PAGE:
This blog is a sounding board and a notepad. Almost three years into writing here with varying regularity, I have hardly summed up my thoughts regarding some of the admittedly few books I read. Yet David Graeber’s Utopia of Rules and Naomi Klein’s This Changes Everything deserve some reflection.
Two great covers, two great books
I read them in short succession over the summer and thought I can put them both in this post. Mainly because there is some kind of personal connection between the two, although the initial inspiration to treat them together is now somewhat lost on me, many months later. But this is a blog after all, right?
I picked up Klein’s book with some caution, and that is strange given where I hail from academically, i.e. the School of Oriental and African Studies as well as Cambridge’s department of development studies.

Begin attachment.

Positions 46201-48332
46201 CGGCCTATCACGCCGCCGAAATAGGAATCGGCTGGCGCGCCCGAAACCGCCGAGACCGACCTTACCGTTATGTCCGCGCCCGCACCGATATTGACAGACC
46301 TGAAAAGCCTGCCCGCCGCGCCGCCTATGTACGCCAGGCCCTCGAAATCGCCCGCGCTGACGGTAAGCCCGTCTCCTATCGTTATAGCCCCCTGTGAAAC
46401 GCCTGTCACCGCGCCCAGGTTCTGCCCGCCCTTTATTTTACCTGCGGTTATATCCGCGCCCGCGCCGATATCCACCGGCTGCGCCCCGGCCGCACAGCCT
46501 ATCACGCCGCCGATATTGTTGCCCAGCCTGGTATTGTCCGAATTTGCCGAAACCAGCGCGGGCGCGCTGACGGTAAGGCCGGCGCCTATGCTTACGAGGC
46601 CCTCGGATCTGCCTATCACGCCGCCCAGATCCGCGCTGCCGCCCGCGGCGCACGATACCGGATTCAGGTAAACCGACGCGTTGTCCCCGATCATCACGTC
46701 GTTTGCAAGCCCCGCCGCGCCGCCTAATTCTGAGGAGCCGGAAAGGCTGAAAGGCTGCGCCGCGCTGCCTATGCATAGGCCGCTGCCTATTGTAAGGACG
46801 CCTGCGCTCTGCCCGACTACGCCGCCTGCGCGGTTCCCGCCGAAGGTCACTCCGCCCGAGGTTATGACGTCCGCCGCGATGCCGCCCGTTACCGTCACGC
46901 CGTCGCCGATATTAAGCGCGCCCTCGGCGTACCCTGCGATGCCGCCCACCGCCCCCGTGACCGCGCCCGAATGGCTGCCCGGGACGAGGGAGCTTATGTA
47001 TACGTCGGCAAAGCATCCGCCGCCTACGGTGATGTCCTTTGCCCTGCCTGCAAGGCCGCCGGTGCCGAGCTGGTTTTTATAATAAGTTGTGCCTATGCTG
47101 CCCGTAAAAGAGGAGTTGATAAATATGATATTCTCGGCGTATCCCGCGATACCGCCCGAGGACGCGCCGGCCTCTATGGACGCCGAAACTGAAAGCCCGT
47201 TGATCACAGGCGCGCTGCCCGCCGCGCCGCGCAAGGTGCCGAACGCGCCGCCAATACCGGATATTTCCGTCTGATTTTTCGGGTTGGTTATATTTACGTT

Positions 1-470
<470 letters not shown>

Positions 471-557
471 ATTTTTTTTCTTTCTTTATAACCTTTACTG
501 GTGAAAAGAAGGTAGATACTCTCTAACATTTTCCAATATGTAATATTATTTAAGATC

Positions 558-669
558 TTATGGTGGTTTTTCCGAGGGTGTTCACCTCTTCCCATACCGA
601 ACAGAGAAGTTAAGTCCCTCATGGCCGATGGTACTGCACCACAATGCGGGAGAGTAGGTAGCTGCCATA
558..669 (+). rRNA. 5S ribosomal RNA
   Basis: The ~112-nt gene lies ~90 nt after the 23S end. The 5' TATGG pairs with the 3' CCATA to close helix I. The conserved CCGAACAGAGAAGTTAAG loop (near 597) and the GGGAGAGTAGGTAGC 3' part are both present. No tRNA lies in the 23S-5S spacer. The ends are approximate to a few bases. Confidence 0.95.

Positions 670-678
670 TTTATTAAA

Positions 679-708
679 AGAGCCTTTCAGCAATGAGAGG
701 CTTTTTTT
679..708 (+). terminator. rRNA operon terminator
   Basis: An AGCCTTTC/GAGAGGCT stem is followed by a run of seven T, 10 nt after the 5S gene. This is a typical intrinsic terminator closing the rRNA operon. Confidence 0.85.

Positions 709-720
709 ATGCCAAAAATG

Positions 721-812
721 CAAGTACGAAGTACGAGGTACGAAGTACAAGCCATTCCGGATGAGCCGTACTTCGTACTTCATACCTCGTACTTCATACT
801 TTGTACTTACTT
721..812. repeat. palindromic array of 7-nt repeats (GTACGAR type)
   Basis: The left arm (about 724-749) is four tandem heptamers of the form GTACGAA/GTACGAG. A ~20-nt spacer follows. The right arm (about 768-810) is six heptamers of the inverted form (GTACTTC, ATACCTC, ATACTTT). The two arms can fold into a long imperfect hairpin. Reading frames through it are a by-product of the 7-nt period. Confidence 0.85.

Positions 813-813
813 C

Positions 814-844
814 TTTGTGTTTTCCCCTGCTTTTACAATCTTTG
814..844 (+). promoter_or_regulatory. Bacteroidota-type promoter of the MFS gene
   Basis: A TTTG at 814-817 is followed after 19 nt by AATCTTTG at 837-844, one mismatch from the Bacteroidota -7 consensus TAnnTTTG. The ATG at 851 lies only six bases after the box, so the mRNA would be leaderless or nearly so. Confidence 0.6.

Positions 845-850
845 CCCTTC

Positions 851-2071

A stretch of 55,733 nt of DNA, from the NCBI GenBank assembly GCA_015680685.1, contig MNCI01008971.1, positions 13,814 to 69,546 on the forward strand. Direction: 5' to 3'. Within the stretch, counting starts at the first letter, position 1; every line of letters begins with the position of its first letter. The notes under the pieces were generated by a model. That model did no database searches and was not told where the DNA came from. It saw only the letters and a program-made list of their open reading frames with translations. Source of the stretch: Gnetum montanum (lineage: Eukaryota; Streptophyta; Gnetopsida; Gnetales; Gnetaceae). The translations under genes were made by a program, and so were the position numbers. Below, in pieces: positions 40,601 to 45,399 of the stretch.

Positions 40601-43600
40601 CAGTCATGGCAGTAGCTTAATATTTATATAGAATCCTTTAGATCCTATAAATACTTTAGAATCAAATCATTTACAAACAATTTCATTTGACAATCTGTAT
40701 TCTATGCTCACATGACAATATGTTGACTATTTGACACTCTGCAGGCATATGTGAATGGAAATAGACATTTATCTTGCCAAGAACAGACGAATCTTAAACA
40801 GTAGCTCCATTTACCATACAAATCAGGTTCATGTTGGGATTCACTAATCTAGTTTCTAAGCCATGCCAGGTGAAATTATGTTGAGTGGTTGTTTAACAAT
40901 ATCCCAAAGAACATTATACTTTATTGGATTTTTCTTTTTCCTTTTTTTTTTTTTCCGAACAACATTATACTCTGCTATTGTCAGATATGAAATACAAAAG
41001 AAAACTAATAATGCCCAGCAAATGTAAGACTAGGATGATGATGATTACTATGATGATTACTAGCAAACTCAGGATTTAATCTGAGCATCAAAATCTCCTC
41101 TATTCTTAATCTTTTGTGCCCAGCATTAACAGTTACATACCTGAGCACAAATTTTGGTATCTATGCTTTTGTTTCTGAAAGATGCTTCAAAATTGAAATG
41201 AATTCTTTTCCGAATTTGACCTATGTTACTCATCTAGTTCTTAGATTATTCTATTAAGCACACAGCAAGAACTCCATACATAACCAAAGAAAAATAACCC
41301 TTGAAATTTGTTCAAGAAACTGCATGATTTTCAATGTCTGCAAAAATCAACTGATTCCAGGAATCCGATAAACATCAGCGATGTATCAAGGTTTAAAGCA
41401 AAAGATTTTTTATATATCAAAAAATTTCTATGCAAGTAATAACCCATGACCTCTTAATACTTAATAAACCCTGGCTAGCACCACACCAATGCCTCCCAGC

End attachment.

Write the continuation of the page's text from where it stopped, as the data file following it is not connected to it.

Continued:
Growing up, I was a member of Friends of the Earth Germany, a keen ornithologist, and conducted my first semi-academic research project during school on the negative aspects of globalisation, a fiery piece whose language seemed inspired by Attac more than anything else.
Yet as my intellectual world broadened, such convictions made space for a more ambivalent understanding of the world around me. Being at a leftist university with a Marxist-leaning economics department was totally compatible with this. Dispassionate and silo-ed as the social sciences are.
Fast forward a few years and I had arrived in the corporate world. It would be too easy to ascribe the move to the political centre to brainwash. And still, that’s pretty much what happened. The complexity around me, from accounting practices to oil and gas fiscal systems at first and then emerging market bond portfolios and the wider financial world made the “yes, but…” response all too common.